Archive for Marseille

climbing encounters

Posted in Mountains, pictures, Travel with tags , , , , , , , , , , , , on August 28, 2020 by xi'an

A nice if easy climbing morn on Éperon de Bouchier (à ne pas confondre avec Crochet de Boucher!) a week ago with a local guide, François, who happened to be a formidable character (even conditioning on him being guide). He left school at 14 to become a car mechanic, join the French Navy at 16, caught tuberculosis on a Navy basis, was sent to the Alps for recovery, caught a fatal and definite mountain attraction while there, got training supported by the Navy for an higher mechanic degree, took qualification courses to become a French mountain guide, started being interested in learning techniques and abilities through his training ski schools, experimented new teaching methods with kids from the Marseille suburbs,  eventually joined a Master in biomechanics and ergonomy at Orsay and ended up with a thesis on the topic, worked with French ski federation and a French ski brand, and is still guiding, training and researching despite having passed the retirement age! A wonderful chance encounter, with the facility of the route making chatting not an issue. (Except that some puritan ayatollah had recently removed most of the bolts, which did not make things harder in the end but exhibited an absurd degree of self-righteousness on a route that easy…)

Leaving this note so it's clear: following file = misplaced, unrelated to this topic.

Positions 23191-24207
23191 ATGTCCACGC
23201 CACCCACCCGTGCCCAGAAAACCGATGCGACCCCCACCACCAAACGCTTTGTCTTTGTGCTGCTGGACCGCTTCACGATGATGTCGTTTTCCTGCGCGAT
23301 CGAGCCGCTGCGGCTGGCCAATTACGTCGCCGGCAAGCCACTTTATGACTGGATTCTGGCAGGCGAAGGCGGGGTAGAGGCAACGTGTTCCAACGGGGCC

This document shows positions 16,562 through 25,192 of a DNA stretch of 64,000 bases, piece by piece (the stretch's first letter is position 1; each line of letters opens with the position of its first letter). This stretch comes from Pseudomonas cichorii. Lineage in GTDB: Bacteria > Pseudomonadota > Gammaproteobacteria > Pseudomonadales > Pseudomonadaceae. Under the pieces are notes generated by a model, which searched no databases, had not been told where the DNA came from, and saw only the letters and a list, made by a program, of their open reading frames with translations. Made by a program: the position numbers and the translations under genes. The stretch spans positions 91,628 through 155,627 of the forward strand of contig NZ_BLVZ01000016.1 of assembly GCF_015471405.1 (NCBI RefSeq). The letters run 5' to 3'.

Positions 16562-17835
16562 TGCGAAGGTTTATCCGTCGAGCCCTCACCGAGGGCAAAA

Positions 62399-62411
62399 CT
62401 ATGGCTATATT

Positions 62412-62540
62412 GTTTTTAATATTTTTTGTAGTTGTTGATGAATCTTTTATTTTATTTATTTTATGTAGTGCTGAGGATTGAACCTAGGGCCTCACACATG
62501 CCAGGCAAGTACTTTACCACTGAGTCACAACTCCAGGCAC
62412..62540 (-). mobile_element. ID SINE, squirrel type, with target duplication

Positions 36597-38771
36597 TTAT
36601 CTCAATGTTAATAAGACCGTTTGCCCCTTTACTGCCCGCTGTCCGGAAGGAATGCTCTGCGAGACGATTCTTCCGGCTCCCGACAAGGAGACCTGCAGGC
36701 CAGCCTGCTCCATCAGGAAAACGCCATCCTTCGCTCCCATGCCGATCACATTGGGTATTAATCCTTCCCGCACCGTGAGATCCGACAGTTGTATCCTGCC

And then an even more rewarding climb today with another local guide, Cathy, who gave me a great and profitable climbing lesson for over three hours, allowing me to reach a higher climbing level than I had previously achieved on an outside route. With a high degree of pedagogy and support. I ended up fairly tired, but exhilaratedly so!

souvenirs de Luminy

Posted in Books, Kids, pictures, Statistics, Travel, University life with tags , , , , , , , , , , , , , on July 6, 2020 by xi'an

against method

Posted in Books, Statistics, University life with tags , , , , , , , , , on March 29, 2020 by xi'an

A vitriolic tribune in Le Monde this weekend by the microbologist Didier Raoult, head of the Institut Hospitalo-Universitaire Méditerranée Marseille, campaining for the immediate use of the hydroxychloroquine sulfate drug for coronavirus patients. Arguing that the major emergency of the coronavirus pandemic calls for this use without waiting for confirmation from clinical trials, without controlled comparison with other drugs or a placebo. Solely a study of patients being administered the drug, outside the usual practice of clinical trials.

“Enfin, l’envahissement des méthodologistes amène à avoir des reflexions purement mathématiques.” [At last, the invasion of methodologists leads to purely mathematical reasonings.]

“Ce modèle, qui a nourri une quantité de méthodologistes, est devenu une dictature morale.” [This model, which has fed quantity of methodologists, has become a moral dictatorship.]

“…il faut nous débarasser des mathématiciens, des metéorologistes [sic] dans ce domaine.” [we must get rid of mathematicians and meteorologists in this domain]